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    Time for a New Biodiesel Policy in Brazil?

    By Keith R | July 17, 2009

    Topics: Biofuels | 1 Comment »

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    Luiz Prado says it’s time for Brazil to adopt a “serious” national policy on biodiesel.  I think he has a point.

    Brazil has had a biodiesel policy — er, make that a biodiesel program — since 2003.  It has a number of elements, but the lynchpins are a blending mandate (currently set at B4), and a series of tax breaks to suppliers that are supposed to favor sourcing feedstock from family farms, particularly in the North, Northeast and the Sertão (the semi-arid badlands in the northern half of Brazil), and particularly palm oil (dendê) in the North and castor beans (mamona) in the Northeast.

    This program was supposed to guarantee that the benefits of the ramp-up were shared among Brazil’s regions, feedstock crops and social strata, with less favoritism to large agribusiness than the old Pro-Álcool program had.  Yet look at the results six years later (click on the graphic above): according to the National Petroleum, Gas and Biofuels Agency (ANP), 81.1% of Brazilian biodiesel comes from soy, which is primarily from the South and Center-West and primarily from large agribusiness; 14% from animal fats (one has to wonder how much, if any, of that is sourced from small farmers); 2.97% from cotton oil; and only 1.9% from “other,” which includes oil (African) palm, castor, cashews, coffee oil, sesame, sunflower, cocoa, rapeseed, Babassu palm, Jatropha, and coconut.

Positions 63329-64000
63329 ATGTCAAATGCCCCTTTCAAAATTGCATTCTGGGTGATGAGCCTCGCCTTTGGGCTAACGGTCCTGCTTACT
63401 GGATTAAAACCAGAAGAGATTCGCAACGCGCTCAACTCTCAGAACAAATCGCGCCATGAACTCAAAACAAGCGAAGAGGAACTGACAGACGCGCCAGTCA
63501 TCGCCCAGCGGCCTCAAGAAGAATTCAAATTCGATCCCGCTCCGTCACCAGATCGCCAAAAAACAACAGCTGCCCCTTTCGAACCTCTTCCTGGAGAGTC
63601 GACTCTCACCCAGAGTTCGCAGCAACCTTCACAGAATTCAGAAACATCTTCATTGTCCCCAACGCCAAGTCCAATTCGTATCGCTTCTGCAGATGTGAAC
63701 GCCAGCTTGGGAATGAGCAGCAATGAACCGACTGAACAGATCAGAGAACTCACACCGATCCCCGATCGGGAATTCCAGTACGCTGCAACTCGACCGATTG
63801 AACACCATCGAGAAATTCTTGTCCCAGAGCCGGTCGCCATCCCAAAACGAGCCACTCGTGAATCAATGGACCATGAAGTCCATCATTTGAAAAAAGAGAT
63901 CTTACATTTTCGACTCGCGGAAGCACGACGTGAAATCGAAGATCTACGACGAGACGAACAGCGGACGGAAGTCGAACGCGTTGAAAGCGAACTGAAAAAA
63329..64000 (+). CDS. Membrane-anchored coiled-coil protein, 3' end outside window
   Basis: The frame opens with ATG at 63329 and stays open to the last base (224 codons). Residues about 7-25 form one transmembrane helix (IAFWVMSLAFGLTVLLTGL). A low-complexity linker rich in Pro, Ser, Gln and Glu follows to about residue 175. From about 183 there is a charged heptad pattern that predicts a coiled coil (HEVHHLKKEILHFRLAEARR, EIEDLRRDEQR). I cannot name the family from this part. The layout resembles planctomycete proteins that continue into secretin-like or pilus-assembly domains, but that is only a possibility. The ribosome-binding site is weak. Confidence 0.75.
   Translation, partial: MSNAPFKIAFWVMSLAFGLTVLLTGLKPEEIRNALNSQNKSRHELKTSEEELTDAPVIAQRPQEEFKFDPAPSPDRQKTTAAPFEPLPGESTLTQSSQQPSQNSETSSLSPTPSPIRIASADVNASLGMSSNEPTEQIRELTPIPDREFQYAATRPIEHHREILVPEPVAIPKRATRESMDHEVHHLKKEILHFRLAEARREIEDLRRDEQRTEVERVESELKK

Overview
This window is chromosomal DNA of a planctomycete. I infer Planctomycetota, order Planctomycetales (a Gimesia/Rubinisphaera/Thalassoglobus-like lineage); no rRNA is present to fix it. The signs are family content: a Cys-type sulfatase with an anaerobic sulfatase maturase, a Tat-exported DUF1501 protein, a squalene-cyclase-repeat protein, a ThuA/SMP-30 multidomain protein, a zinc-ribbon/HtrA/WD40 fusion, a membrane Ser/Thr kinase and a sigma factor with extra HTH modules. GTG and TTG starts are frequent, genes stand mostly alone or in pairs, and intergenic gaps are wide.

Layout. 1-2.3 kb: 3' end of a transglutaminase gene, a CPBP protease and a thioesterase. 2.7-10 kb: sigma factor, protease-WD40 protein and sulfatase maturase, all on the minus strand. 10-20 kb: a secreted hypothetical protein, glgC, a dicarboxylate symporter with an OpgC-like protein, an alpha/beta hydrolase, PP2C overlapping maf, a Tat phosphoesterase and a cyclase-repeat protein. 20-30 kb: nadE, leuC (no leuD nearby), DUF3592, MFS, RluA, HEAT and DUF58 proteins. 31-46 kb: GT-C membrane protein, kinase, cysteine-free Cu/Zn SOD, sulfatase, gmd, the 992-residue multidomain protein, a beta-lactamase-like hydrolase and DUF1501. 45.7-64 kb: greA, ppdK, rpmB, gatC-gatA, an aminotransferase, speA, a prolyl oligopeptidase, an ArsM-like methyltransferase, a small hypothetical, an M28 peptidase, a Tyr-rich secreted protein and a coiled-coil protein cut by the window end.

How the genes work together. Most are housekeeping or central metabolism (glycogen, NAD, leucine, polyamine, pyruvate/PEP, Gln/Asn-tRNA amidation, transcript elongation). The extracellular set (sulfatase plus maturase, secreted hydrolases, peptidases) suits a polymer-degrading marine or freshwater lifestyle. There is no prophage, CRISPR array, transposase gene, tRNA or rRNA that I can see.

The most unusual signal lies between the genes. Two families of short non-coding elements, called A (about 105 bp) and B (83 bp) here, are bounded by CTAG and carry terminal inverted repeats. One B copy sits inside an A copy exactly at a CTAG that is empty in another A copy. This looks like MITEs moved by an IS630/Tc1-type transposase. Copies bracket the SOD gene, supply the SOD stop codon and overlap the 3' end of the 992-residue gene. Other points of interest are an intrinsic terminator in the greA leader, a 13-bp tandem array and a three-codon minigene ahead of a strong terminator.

Luiz advocates a policy that favors crops that produce more oil appropriate to each region.  I would add to that, each crop that makes ecological sense as well.  For example, if you go by average oil yield per hectare, there would be an even greater emphasis on African palm.  But we know from examples in other nations the environmental damage African palm plantations can do and how tough it can be to ensure socially responsible palm oil production.  Soy oil, which currently has the lion’s share of biodiesel feedstock, yields about 2,668 kg/ha, about half that of oil palm, but is suspected of being one of the drivers for deforestation in Brazil, so does it make ecological sense to promote its use in biodiesel?  Similarly, Jatropha might make more sense for the Northeast and Sertão than castor oil in terms of oil yield, but that crop has its dark side too.

    I also think that it may — I emphasize may — make sense to encourage production in some crops that traditionally have been favored by small farmers (such as castor) but had limited markets and low market prices.  Last but not least, I would not reject out-of-hand utilizing waste and by-products of major crops (such as coffee) to produce biodiesel inputs, as long as the economics can be made to work.

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    One Response to “Time for a New Biodiesel Policy in Brazil?”

    1. ALL DIESEL TECH Says:

      […] more here:  Time for a New Biodiesel Policy in Brazil? | The Temas Blog Posted in Biodiesel, Diesel | Tags: annual-conference, are-supposed, blending-mandate, Diesel, […]

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